Forget tuition, just applying to college can cost thousands
April 1 is the deadline for most colleges and universities to let applicants know whether they've been accepted -- or not. Already, families have spent thousands on the process.
It’s the time of year when colleges finally put high school seniors -- and their anxious parents -- out of their collective misery.
By today, most schools have sent out their acceptance and rejection letters. Many selective colleges reported another record year for applications -- which means they turned more students away. But not before collecting their application fees.
Niall Murphy, a high school senior from Los Angeles, spent $700 on college application fees this year. Or, his parents did. The web and the Common Application have made it easy to apply to a bunch of schools at once.
“Because, why not?” Murphy says. “That was the mentality that my parents had going in.”
“Why not?” is one reason applications keep pouring into elite colleges at record rates. And so does money.
Take Harvard. It got 35,000 applications this year. Harvard says it waives the fee for more than 10 percent of applicants. Even so, at $75 a pop, that’s more than $2 million in fees. Director of admissions Marlyn McGrath says that covers a “very small part” of the costs of the admissions process.
But that’s Harvard. A smaller school like Vassar College brought in a smaller windfall -- about $380,000 in fees.
“It’s really such a small item in our budget that it doesn’t make much difference at all,” says Vassar president Catharine Hill.
Applications to Carleton College in Northfield, Minn., jumped 20 percent this year -- but fees didn’t.
“We, in fact, waive an application fee for anyone who submits their application online, and that’s how all of our applications are coming in,” says dean of admissions Paul Thiboutot.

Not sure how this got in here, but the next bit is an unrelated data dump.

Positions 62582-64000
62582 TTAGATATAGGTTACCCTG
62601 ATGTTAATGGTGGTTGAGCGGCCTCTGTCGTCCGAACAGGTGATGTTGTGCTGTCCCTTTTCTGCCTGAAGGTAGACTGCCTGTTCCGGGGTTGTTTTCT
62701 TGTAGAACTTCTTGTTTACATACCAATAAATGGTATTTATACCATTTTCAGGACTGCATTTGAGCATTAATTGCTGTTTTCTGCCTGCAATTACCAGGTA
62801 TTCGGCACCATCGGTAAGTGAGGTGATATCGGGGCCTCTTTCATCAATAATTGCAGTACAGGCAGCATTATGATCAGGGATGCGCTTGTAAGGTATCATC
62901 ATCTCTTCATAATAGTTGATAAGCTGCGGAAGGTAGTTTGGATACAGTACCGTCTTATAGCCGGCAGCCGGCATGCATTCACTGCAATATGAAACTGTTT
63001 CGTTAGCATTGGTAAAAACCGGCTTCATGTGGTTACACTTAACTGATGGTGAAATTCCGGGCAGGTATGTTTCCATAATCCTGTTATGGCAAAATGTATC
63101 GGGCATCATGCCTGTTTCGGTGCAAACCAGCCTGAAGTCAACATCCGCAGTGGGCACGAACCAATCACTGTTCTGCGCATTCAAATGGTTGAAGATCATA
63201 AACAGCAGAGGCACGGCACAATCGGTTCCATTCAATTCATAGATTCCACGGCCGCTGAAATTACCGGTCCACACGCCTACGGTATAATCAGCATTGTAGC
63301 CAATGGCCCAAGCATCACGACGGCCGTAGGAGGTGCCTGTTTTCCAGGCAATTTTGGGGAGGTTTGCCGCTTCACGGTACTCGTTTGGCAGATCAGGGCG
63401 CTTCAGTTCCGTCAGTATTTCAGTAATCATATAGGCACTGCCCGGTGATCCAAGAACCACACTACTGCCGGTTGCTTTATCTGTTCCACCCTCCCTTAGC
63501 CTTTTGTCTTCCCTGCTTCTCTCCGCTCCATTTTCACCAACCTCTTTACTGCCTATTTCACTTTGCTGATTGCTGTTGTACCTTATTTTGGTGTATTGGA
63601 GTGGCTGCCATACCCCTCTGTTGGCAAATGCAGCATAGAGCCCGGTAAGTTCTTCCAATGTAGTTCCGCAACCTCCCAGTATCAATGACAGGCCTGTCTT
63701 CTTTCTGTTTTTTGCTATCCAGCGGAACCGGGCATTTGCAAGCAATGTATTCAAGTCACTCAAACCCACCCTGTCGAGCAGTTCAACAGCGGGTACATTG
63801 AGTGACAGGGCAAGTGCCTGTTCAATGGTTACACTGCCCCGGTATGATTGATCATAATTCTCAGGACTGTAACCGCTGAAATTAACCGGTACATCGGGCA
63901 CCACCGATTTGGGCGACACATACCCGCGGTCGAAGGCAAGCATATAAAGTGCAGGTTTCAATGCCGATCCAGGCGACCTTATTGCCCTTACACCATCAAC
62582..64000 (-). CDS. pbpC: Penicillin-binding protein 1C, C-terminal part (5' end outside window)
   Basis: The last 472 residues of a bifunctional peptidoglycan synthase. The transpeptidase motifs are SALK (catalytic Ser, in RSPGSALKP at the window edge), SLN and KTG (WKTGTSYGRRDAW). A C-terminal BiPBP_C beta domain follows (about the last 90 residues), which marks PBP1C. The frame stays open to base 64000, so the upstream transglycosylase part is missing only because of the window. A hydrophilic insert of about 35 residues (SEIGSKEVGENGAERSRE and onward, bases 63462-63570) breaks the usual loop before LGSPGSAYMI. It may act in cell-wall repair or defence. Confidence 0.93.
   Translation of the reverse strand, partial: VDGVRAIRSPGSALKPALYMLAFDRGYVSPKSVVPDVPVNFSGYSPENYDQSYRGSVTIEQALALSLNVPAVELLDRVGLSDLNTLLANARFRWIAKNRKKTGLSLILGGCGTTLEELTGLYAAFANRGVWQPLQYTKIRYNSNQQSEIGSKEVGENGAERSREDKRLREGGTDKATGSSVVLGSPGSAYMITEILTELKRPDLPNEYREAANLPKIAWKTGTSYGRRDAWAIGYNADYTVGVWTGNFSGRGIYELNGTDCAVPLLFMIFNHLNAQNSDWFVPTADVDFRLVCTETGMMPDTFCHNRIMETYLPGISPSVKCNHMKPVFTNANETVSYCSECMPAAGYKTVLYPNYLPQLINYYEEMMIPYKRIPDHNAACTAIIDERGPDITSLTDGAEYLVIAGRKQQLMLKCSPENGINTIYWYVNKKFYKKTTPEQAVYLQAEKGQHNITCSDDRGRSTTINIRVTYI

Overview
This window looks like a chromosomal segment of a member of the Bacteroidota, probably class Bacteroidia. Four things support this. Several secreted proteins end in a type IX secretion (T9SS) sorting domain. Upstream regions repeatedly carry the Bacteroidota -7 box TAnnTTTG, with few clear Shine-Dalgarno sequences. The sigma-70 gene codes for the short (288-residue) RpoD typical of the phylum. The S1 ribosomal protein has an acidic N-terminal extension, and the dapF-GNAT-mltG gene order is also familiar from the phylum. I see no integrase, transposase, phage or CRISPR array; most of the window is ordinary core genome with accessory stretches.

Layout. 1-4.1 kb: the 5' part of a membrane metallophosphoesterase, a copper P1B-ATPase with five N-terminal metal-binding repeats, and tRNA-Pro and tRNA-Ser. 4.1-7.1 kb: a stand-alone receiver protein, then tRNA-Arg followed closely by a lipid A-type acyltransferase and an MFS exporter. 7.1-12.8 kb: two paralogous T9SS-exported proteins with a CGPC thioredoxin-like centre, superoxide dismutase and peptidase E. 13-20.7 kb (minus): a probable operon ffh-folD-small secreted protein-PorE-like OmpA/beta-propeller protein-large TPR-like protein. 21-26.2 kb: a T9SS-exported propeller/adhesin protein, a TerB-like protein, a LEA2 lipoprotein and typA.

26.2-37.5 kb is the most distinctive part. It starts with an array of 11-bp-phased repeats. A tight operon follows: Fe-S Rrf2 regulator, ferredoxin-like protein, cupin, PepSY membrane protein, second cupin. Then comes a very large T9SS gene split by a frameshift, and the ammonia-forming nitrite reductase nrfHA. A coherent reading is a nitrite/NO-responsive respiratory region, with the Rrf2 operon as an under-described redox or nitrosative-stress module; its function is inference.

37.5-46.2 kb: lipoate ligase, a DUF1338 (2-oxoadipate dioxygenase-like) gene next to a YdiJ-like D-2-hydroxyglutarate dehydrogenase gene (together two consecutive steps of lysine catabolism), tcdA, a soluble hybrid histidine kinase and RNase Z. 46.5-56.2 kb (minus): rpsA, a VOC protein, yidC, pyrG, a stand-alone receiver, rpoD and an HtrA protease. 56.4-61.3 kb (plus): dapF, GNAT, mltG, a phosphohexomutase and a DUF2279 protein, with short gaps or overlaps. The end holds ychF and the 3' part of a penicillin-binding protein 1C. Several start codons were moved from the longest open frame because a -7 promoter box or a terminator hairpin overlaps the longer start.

The surge in applications is great for business in another way. Appearing more selective attracts more students -- that you can then turn down to appear more selective.
Niall Murphy says one of the first things he looked at was a college’s acceptance rate.
“You want to apply to schools with lower acceptance rates and you want to get into those schools,” he says. “It kind of just becomes about feeling good about yourself.”
He got into Bard College in New York, and five other schools. He’s waiting to hear about financial aid.
So what would the total costs look like for a student applying for college? We tally up the fees and deposits:
Application fees: $37.88 (average). According to U.S. News & World Report, the average cost of application fees provided by 1,391 ranked colleges in Spring 2012 was $37.88. That is the highest average in the past five years. (In 2011, the average was $37.45) Stanford University had the highest application fee in the nation at $90.
SAT fees: $50. The main SAT test costs $50, and that comes with four free score reports that can be sent to colleges. Any additional score reports cost $11 each. Additionally, the fee for any of the SAT subject test will cost $35 for non-language tests, and $46 for language tests.
ACT fees: $35. The ACT also comes with four free score reports, with additional reports at $11 each. The ACT Plus Writing Test, required by some colleges, costs $50.50.
College visits: Approximately $3,500. The college campus visit is considered an important step in an applicant's selection process, but the travel, food and lodging fees can add up. All can depend on distances and areas of the schools, but Bankrate.com has some tips on ways to save.
Housing deposits: $100-$350. The deposit holds a place for a student's housing on or near campus, varies in cost by college, and is usually non-refundable.
Tuition deposits: $50-$500. This deposit confirms enrollment for a student in a college. It also varies by school, and usually non-refundable.
SAT/ACT tutoring: $125/session. Private tutoring for the tests will range in costs by tutor, and can often be even more (one headline-making tutor was charging $693 a session).
College admissions counseling: $95-$375/hour. According to the Wall Street Journal and the Independent Educational Consultants Association in 2011, private counseling from college-prep advisers cost hundreds of dollars per session.